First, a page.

The Olympic Village restaurant will open as a global government campaign to boost French gastronomic impact and appeal gains momentum. With some 15 million visitors expected at the games, two million of them foreigners, France itself will be present, and in particular Paris, posing the challenge of how to energize a culinary culture linked to tradition.

This is a critical moment for French cuisine, whose pedigree is indisputable but whose image has languished. How many “likes” does beef bourguignon get these days alongside ceviche, tapas or an omakase dinner?

“We are a country with a centuries-old gastronomic tradition, but the truth is that if you have a talent and you don’t cultivate it, it can fade away,” Olivia Grégoire, Minister of Tourism, said in an interview.

He visited New York this month to promote a new multimillion-dollar initiative designed to showcase young chefs and innovative French dishes in locations that will initially include South Korea, Hong Kong, Saudi Arabia and the United Arab Emirates. “Food is French soft power,” Grégoire said. “It’s also hard money.”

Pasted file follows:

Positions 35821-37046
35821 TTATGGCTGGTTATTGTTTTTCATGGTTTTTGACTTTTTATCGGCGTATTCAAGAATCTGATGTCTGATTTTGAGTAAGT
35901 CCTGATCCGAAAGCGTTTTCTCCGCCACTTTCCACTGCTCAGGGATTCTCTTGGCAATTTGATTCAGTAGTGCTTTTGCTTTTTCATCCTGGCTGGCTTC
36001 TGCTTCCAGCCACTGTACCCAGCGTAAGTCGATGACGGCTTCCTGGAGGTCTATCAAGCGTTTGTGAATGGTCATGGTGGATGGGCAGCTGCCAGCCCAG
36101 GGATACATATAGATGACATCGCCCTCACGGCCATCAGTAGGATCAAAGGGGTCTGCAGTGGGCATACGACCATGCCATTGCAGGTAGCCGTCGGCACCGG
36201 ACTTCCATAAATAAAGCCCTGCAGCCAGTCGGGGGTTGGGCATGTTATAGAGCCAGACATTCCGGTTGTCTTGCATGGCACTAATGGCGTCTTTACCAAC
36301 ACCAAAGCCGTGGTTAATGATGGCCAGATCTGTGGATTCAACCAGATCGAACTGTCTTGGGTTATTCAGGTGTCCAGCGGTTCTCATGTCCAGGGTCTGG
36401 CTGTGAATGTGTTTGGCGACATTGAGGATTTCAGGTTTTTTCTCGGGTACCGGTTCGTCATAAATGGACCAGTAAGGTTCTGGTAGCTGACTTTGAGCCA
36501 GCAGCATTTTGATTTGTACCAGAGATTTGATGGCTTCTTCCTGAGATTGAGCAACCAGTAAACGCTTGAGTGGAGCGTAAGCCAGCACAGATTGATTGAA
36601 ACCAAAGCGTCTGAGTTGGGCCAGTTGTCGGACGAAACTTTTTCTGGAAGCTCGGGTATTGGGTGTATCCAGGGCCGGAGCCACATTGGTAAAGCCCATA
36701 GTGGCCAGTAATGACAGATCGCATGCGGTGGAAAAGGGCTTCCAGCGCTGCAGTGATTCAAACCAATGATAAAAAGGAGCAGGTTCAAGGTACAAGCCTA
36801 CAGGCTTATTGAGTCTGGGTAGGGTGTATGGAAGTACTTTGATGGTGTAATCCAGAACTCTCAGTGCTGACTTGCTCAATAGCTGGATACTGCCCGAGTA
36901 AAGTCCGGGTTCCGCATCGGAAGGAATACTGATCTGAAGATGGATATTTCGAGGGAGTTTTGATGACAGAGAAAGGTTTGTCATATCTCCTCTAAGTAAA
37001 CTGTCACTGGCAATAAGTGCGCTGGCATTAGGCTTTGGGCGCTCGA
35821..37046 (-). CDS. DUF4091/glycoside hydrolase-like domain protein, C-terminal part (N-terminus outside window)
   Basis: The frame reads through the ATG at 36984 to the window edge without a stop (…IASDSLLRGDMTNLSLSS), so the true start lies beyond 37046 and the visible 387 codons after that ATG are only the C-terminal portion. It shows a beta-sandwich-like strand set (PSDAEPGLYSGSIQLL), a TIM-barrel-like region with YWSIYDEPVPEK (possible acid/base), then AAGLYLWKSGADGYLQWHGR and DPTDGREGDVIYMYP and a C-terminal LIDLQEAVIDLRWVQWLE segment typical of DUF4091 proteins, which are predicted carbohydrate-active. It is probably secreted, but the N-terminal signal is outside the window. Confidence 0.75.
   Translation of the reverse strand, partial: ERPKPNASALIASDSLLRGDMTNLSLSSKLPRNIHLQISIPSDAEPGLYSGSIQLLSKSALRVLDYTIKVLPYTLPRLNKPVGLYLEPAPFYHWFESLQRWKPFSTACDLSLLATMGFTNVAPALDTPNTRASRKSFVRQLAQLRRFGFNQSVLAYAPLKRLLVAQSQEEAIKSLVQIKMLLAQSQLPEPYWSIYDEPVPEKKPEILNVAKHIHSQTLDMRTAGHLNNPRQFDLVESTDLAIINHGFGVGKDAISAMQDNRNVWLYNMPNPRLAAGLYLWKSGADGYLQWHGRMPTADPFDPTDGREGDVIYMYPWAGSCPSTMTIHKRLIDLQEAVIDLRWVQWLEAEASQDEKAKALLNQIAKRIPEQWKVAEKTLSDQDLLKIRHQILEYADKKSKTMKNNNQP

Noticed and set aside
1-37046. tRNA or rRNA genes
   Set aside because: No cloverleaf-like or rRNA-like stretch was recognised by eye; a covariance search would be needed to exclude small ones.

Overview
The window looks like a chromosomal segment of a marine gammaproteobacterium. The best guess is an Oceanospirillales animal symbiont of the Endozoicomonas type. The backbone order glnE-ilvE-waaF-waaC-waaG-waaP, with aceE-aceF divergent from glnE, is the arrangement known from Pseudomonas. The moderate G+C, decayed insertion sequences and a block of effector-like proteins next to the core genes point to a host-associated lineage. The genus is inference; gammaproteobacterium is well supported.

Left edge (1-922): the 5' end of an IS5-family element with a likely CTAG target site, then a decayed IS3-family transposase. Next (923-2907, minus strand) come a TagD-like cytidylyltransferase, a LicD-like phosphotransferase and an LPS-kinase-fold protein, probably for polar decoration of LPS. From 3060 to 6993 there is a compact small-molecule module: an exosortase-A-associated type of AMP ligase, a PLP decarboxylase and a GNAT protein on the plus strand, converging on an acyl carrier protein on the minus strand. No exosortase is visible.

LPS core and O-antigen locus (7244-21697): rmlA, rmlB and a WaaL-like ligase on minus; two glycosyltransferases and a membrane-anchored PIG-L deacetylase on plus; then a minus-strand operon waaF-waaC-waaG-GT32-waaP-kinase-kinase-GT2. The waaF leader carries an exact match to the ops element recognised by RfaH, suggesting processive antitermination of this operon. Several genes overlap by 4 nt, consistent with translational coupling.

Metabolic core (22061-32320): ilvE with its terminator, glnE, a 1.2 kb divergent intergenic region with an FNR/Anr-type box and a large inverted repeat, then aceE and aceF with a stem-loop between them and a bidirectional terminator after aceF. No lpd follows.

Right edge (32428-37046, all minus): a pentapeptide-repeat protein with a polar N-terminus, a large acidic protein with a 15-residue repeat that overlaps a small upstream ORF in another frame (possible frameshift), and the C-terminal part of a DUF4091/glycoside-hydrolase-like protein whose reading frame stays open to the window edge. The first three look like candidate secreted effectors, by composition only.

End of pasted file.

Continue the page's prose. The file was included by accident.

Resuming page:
More than 800,000 people work in the restaurant business in France, and the gastronomic sector, including wines and spirits, generates more than $55 billion a year in revenue.

In few countries is the ritual meeting around a table so important. In far fewer countries is there such intense pride in the varied products of terroirs, particular plots of land with their own soil and climate, from the Alps to the Atlantic and from Normandy to the Mediterranean.

“The best gastronomy is in our DNA; “It is a reference for all students of haute cuisine,” said Alain Ducasse, one of the most acclaimed French chefs who has been chosen to cater the July 26 Olympic opening dinner for heads of state, ( )in which the chef has been asked to serve beef.

“But there is a new international challenge and we have been slow to be part of it,” he said. “Talent is everywhere. We need to wake up to that.”